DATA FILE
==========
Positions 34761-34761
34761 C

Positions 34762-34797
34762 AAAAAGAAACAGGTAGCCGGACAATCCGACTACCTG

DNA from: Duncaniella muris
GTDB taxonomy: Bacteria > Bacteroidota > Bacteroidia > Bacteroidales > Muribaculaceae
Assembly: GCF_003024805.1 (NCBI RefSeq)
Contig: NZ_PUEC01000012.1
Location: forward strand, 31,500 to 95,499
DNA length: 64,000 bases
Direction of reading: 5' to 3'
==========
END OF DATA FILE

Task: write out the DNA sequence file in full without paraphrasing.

Positions 34761-34761
34761 C

Positions 34762-34797
34762 AAAAAGAAACAGGTAGCCGGACAATCCGACTACCTG

DNA from: Duncaniella muris
GTDB taxonomy: Bacteria > Bacteroidota > Bacteroidia > Bacteroidales > Muribaculaceae
Assembly: GCF_003024805.1 (NCBI RefSeq)
Contig: NZ_PUEC01000012.1
Location: forward strand, 31,500 to 95,499
DNA length: 64,000 bases
Direction of reading: 5' to 3'